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Posted Feb 24, 2003

MDX Essentials: MDX Members: Introducing Members and Member - Page 2

By William Pearson

Introduction to Members and Member Functions

As we have noted, this lesson will be the first of the Member Functions segment of articles of our series. We will focus on the composition of these important components of MDX, and provide hands-on exposure to their use in simple expressions that we will run to view their output. Rules of syntax will be emphasized, the aggregate body of which will provide a basis for progressively more sophisticated query building as we progress through the series.

This lesson will include:

  • A brief discussion of Members and their role in MDX;

  • An introduction to the .Members operator, and an examination of the syntax that surrounds its use;

  • A examination of the MDX query results we obtain in examples that use the .Members operator under consideration;

  • A brief look at the NON EMPTY keyword, and an illustration of its usefulness in "clearing the decks" of empty tuples;

  • A look ahead to the Member Functions that we will explore in forthcoming articles.

As many of us are aware, members represent an important and pervasive concept in an understanding of MDX. A member is, simply, an item in a dimension; members compose the values of the attributes that belong to a dimension. Keep in mind that measures are themselves dimensions, and so they, too, are composed of members. To illustrate, for a dimension based upon geography, which might contain Country, State and City as levels, USA, Idaho, and New Orleans might represent valid members.

MDX contains a set of functions, known as member functions that enable us to perform operations upon any member of a dimension. Member functions return a member or a zero. A simple illustration that follows our geography example above would be as follows: The Parent function, applied to the member New Orleans - as in Parent (New Orleans) - would equal USA.

As we will discover in a later lesson, member functions allow us to perform operations, based upon a member's relative position, either up ("above" the member upon which the function is being performed) or down ("below" the member upon which the function is being performed) a dimensional hierarchy. A zero is returned if we attempt to go beyond the boundaries of a defined hierarchy - an example of this might be trying to apply the .Parent function to a member at the top of the hierarchy (which has no parent, in this context). We will see numerous examples of this in the coming Member Functions articles that focus on "family" member functions.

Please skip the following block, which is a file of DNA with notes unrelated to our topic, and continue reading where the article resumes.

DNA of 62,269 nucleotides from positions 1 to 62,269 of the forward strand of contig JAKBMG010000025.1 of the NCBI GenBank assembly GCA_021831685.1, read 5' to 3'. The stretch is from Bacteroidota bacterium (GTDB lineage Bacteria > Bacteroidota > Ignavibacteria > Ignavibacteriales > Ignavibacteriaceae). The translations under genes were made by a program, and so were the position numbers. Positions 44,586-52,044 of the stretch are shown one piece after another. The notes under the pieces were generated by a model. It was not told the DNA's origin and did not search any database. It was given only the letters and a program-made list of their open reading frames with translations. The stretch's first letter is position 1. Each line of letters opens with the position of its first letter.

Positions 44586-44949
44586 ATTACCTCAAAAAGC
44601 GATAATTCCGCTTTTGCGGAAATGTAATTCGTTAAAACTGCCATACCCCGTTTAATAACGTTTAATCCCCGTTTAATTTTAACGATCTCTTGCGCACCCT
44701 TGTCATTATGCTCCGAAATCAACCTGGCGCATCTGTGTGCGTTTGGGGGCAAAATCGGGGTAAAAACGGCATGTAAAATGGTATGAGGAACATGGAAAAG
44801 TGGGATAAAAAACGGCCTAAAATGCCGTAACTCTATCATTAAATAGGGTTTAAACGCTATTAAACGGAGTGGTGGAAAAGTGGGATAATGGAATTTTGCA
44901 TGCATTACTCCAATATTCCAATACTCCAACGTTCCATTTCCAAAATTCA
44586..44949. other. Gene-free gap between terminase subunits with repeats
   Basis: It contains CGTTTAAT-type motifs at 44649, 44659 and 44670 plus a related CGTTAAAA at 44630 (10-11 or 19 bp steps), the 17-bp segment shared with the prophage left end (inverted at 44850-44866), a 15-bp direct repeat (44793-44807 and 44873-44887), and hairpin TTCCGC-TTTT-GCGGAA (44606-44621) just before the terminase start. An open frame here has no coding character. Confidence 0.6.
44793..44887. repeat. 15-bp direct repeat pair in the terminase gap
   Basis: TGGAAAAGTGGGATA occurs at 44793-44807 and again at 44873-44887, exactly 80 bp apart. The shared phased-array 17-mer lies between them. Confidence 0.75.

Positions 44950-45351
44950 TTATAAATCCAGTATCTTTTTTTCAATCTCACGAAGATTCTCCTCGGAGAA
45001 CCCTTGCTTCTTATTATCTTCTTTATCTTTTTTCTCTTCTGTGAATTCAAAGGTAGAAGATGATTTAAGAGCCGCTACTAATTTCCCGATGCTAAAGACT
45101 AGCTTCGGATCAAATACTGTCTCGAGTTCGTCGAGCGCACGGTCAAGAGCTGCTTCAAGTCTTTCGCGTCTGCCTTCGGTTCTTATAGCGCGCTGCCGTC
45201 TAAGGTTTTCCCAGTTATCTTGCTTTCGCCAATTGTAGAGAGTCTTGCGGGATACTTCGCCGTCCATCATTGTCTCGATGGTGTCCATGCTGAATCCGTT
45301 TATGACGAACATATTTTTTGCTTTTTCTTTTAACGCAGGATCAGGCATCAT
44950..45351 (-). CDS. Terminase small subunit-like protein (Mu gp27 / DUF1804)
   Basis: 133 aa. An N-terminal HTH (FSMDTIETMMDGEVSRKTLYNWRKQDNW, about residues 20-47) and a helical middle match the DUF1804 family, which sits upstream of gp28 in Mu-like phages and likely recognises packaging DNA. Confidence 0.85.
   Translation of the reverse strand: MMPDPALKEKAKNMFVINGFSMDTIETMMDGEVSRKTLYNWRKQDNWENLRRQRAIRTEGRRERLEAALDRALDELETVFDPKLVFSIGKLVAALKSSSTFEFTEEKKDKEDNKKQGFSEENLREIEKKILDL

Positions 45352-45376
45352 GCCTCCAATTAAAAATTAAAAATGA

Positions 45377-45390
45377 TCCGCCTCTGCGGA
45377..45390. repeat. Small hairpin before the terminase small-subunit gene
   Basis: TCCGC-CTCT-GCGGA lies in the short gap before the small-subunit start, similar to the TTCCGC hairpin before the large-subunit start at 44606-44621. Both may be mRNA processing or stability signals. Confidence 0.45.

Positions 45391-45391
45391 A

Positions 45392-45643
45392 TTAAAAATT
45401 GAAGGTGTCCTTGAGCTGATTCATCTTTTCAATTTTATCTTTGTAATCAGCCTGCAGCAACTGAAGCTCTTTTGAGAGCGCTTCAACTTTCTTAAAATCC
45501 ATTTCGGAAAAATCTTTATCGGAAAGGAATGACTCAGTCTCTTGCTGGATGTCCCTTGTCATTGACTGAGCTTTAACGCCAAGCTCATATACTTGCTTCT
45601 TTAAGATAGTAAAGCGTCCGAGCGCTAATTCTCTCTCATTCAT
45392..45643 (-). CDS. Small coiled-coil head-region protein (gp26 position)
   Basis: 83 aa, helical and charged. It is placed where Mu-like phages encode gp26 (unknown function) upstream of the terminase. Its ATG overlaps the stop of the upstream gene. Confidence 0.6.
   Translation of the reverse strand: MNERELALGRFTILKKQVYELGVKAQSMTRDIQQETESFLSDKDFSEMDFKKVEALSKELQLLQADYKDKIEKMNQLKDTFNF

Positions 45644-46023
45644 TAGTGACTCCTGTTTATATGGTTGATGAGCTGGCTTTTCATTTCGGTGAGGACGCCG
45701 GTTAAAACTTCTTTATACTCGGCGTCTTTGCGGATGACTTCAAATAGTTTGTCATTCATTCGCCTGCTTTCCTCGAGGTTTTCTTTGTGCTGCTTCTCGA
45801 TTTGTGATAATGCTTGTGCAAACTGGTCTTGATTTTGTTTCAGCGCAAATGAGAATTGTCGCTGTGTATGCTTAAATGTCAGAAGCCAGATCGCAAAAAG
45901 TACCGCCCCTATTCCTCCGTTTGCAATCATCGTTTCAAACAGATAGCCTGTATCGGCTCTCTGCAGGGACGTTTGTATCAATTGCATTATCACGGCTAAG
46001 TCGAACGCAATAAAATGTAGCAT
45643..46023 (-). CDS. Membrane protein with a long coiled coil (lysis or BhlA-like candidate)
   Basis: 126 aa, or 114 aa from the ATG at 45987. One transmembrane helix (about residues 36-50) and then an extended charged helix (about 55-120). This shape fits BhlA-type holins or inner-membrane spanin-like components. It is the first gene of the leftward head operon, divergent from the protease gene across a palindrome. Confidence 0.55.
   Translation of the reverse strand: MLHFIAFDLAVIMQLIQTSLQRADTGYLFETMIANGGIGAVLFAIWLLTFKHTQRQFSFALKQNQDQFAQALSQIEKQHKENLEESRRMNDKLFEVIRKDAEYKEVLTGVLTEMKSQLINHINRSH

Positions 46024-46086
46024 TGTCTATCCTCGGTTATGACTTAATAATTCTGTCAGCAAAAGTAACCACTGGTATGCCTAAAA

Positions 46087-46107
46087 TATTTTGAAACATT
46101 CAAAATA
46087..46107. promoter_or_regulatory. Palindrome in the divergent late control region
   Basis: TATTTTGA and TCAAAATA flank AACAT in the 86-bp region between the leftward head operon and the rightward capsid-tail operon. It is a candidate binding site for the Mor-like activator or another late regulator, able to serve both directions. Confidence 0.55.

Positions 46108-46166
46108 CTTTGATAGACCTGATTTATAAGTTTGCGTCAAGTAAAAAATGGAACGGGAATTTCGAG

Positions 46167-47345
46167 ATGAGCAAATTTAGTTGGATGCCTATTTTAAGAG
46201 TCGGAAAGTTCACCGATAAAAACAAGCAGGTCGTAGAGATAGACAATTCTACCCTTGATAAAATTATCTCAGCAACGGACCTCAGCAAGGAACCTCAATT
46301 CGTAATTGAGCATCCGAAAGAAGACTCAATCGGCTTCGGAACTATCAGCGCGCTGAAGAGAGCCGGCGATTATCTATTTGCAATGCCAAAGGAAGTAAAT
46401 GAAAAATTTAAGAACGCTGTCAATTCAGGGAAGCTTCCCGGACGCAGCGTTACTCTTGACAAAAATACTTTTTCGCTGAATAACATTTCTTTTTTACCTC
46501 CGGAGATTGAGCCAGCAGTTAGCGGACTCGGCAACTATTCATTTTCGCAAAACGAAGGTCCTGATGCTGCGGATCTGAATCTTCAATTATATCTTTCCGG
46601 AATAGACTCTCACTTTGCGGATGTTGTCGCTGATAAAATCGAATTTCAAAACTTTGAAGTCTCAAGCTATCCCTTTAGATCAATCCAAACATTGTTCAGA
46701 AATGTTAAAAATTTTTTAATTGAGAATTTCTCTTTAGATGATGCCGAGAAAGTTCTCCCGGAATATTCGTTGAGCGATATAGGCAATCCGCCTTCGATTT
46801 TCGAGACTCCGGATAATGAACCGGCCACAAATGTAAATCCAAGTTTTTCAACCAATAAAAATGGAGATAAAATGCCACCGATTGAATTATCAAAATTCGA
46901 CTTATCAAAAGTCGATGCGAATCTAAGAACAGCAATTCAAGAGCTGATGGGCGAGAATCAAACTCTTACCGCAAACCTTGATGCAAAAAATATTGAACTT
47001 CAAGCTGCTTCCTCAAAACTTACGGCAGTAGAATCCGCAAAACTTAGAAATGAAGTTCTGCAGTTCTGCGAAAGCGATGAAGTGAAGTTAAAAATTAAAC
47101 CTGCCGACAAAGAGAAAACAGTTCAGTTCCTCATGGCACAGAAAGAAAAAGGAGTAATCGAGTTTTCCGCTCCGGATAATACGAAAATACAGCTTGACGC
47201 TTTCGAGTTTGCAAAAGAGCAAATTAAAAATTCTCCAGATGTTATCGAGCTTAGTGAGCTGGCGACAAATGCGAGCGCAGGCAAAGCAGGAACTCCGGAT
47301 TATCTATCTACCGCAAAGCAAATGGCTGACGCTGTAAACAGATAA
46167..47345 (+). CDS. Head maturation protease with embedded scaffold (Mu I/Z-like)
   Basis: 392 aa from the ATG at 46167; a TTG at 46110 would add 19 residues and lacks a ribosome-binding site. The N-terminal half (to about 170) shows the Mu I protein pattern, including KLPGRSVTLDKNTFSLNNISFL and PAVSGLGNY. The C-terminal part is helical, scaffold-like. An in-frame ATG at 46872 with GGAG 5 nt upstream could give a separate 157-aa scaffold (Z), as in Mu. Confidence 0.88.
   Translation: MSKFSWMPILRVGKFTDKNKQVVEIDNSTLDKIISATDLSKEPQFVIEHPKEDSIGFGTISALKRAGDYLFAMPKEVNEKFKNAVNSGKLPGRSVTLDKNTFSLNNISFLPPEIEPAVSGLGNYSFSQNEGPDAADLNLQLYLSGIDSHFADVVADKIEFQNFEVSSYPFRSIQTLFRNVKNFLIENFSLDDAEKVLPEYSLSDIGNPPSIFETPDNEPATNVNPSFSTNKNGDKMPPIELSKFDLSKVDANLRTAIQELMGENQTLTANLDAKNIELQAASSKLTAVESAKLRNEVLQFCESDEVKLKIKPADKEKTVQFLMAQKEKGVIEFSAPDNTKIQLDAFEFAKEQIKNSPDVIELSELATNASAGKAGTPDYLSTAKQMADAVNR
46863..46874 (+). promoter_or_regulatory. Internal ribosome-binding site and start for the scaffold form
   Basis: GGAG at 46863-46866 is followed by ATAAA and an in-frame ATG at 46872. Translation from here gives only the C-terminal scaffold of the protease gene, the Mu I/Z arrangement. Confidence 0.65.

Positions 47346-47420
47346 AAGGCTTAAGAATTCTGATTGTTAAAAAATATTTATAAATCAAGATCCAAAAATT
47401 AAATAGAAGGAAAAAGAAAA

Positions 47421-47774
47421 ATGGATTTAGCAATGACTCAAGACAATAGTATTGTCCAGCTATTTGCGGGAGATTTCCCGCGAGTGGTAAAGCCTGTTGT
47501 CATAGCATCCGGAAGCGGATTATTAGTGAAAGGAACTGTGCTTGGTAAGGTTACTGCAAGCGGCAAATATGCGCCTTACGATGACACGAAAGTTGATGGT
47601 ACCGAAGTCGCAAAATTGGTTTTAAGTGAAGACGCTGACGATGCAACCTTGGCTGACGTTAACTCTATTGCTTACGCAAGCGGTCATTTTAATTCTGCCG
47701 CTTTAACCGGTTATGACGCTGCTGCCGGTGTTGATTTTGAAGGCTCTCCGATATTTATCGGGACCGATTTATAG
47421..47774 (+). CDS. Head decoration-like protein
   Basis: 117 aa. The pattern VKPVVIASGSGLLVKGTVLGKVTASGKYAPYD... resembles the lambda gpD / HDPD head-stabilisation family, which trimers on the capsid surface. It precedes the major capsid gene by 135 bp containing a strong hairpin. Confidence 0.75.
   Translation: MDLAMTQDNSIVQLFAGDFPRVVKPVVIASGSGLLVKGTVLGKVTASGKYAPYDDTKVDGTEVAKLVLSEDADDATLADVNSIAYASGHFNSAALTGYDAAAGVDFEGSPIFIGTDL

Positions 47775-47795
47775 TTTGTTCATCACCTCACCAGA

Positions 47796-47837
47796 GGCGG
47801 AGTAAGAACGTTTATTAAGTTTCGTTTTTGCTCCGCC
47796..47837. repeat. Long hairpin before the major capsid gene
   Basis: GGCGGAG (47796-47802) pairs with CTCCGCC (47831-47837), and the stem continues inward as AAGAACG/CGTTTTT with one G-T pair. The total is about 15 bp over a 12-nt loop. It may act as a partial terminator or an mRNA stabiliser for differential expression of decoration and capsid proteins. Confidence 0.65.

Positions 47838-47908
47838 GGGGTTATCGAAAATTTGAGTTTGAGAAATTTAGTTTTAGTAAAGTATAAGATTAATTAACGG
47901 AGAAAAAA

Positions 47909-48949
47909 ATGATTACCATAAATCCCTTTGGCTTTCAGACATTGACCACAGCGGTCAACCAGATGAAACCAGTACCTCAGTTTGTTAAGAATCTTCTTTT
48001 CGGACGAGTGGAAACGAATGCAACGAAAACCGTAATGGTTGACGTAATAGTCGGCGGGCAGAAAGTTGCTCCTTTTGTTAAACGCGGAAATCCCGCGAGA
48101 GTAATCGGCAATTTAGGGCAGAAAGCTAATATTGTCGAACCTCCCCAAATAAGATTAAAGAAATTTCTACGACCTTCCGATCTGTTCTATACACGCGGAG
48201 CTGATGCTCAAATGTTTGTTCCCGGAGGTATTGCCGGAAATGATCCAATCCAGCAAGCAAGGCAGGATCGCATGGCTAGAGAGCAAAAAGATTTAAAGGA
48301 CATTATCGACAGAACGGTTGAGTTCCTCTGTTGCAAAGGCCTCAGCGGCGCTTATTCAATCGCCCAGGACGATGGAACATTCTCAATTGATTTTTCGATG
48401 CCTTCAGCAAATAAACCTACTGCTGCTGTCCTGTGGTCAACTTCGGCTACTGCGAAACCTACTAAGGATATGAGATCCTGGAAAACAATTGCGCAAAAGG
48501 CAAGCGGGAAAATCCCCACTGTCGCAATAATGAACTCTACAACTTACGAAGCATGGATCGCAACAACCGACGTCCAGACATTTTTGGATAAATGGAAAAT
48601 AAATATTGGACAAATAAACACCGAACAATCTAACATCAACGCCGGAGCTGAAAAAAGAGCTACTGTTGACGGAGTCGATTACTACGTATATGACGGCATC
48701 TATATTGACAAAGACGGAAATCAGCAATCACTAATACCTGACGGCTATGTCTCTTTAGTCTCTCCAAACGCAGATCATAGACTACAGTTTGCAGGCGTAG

Working with Members and the .Members Operator

The .Members operator provides a ready means of obtaining the "membership" for a given level, hierarchy or dimension. The importance of the .Members operator becomes clear when we get enough exposure to MDX under our belts to realize that this is a very common point from which we conduct operations that are more involved.

A simple illustration of the .Members operator in action follows:

 [Measures].Members ON COLUMNS,
[Department].Members ON ROWS

The result dataset returned would appear as shown in Illustration 1 below:

Illustration 1: Example Result Dataset from Using the .Members Operator


As we can see, use of the .Members operator in the illustration above produces a result dataset containing:

  • All members of the Measures dimension (as columns);

  • All members of the Department dimension (as rows).

It is important to remember that the .Members operator must be applied at a level within a dimension where hierarchy (and thus the "membership" we are requesting) is not ambiguous. If multiple hierarchies exist within a dimension, we must apply the .Members operator at or below the level of the "split," in a manner of speaking. If we attempt the operation we performed above, and multiple hierarchies exist within the dimension selected (this occurs often in Time dimensions, where fiscal and calendar hierarchies often share the same dimension), the "membership" we are requesting is not precise, and our attempt will end with an error.


The .Members operator is appended to the right of the level, hierarchy, or dimension, as in the following example:


It might also have been appended in the same manner to enumerate the members of the Product Family level within the same Product dimension:

[Product].[Product Family].Members

We will illustrate the use of the .Members operator at various levels in the Practice section that follows.

NOTE: While we have yet to introduce Calculated Members to any real extent within the series, it is important to be aware that Calculated Members will not appear in the result dataset returned by the .Members function. As we will discover later in the Member Functions segment of the series, the .AllMembers function, among other means, exist to include Calculated Members in our result datasets.

Let's practice some examples of the use of the .Members function and explore the results obtained.

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